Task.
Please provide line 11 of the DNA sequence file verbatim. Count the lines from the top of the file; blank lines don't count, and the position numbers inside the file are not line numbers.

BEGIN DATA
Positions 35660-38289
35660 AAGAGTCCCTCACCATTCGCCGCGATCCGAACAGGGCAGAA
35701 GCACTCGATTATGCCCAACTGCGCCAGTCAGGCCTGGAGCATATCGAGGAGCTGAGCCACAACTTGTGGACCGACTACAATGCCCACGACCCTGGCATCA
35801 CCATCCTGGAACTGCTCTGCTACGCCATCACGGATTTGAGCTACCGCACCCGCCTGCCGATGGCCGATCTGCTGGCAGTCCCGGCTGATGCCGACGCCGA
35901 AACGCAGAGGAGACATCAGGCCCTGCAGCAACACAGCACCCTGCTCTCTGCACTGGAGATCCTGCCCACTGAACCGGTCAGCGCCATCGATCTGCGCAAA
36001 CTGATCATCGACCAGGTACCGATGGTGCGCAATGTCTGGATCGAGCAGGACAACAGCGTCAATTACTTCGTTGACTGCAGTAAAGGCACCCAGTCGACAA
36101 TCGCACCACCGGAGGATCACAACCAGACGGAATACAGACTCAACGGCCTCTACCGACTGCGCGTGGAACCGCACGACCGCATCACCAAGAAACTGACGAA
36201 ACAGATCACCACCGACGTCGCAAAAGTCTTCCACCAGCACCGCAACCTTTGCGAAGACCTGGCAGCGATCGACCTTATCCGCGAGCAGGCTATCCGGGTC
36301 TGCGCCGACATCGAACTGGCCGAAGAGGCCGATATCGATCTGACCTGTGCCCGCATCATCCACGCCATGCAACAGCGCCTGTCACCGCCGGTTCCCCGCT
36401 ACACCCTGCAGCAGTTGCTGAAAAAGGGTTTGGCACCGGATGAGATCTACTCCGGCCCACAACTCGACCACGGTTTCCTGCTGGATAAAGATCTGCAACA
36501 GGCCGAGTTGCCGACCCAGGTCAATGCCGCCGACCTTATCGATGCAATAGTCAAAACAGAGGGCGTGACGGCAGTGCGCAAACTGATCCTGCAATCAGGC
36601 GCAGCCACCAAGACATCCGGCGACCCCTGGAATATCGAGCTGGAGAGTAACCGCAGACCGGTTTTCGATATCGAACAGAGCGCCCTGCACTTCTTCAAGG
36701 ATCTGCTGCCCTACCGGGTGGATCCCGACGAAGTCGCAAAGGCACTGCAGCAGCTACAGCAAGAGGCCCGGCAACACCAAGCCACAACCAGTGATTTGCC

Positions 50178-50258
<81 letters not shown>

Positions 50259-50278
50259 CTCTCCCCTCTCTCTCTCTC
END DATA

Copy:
36501 GGCCGAGTTGCCGACCCAGGTCAATGCCGCCGACCTTATCGATGCAATAGTCAAAACAGAGGGCGTGACGGCAGTGCGCAAACTGATCCTGCAATCAGGC